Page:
With election mania sweeping the nation, State Superintendent of Public Instruction Jack O’Connell hoped that a trip to a Rio Americano High School government class in Sacramento would relieve him of questions concerning his own possible bid to enter the 2010 California gubernatorial race.
He wasn’t so lucky.
When a student asked the big question, O’Connell said that he might run, though he has many factors to consider before throwing himself into the exhaustive burdens of a long campaign.
“I’m not sure if I want to travel eight days a week,” he said.
In the meantime, O’Connell is content focusing on his responsibilities as the state superintendent. His visit to Rio Americano High School was one of nearly 200 California schools he goes to each year.
“It’s the best way I know to keep in touch,” O’Connell said. “I see plenty of teachers, administrators and school board members at work, but it’s the students I enjoy talking to.”
Faced with a crowd full of high school seniors and potential future voters, O’Connell addressed questions regarding his implementation of the controversial high school exit exam, a test that California students must pass in order to graduate.
“My daughter wasn’t too thrilled about the idea, and she even threatened to change her last name to Bush,” O’Connell joked.
But the superintendent is proud of his work establishing standardized achievement tests for public schools.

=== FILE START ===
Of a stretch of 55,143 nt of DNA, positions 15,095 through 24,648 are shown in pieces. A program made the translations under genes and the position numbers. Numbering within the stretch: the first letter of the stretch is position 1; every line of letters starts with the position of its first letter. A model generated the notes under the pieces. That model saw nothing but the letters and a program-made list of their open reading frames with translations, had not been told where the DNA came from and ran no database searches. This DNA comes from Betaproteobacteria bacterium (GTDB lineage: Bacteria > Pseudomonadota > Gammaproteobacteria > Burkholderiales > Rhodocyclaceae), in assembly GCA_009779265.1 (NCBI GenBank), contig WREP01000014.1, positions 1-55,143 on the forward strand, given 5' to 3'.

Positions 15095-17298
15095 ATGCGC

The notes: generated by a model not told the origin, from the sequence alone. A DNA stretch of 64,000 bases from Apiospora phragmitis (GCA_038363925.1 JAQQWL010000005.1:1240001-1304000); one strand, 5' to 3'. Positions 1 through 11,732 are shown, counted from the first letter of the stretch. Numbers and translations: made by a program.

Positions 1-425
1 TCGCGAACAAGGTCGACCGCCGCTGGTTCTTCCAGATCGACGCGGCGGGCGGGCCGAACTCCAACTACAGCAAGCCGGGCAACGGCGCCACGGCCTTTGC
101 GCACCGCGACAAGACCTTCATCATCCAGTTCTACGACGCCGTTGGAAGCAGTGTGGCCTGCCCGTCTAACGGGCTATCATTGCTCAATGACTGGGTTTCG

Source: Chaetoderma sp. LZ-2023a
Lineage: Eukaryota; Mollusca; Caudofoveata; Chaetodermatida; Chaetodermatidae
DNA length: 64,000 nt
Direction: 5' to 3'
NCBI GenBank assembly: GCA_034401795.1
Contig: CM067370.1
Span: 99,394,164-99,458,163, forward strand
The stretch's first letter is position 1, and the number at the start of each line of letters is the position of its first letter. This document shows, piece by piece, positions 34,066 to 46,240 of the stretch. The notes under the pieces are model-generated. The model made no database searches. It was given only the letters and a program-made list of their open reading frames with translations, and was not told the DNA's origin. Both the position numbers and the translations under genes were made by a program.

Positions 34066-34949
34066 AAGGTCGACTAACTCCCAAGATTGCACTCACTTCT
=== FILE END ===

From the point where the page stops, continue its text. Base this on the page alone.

“Because of this, we can hold our schools accountable, we can hold our teachers accountable, and the people can hold me accountable.”
The superintendent also addressed the importance of a well-rounded curriculum in today’s global economy.
“There has got to be a basic understanding of science, math, English — you have to know how to communicate. These disciplines are more interrelated today than they ever were before. You have to be able to be an analytical thinker, a problem-solver, critical thinker, technologically proficient. Those are the skills that this workforce is going to need.”
O’Connell has been busy as he continues to seek support for education reform. This past November, O’Connell hosted an Achievement Gap Summit, bringing together educators and leading education experts to explore ways to close the achievement gap.
“We know every child has the ability to succeed academically, yet so many of our students are struggling in school,” O’Connell said at the time. “In a state with 6.3 million public school students — nearly half of whom are Hispanic, 25 percent still learning the English language and 40 percent struggling against poverty — closing the achievement gap is essential to a secure future.”
O’Connell has more to worry about than leveling out student performance. With the state deficit at nearly $14 billion, cuts in education are a very real threat.
“We have to be smart,” O’Connell said. “We have to generate some additional revenue, and then cuts in education have to be as far away from the classroom as possible. We’re still a very lean education system, behind other states. We need librarians. We need counselors. We need nurses.”
While some doubt that O’Connell has the name recognition or money to make a serious bid for governor, Netflix founder Reed Hastings contributed nearly $1 million last July to an independent expenditure committee, hoping to encourage O’Connell to run for governor in 2010.
The superintendent has spent 26 years in the state legislature. After serving on the Santa Barbara County School Board, O’Connell was elected to the California State Assembly as a Democrat, where he served representing much of the Central Coast area from 1982 to 1994. He was later elected to the California State Senate, where he served until his 2002 election to the office of the State Superintendent of Public Instruction.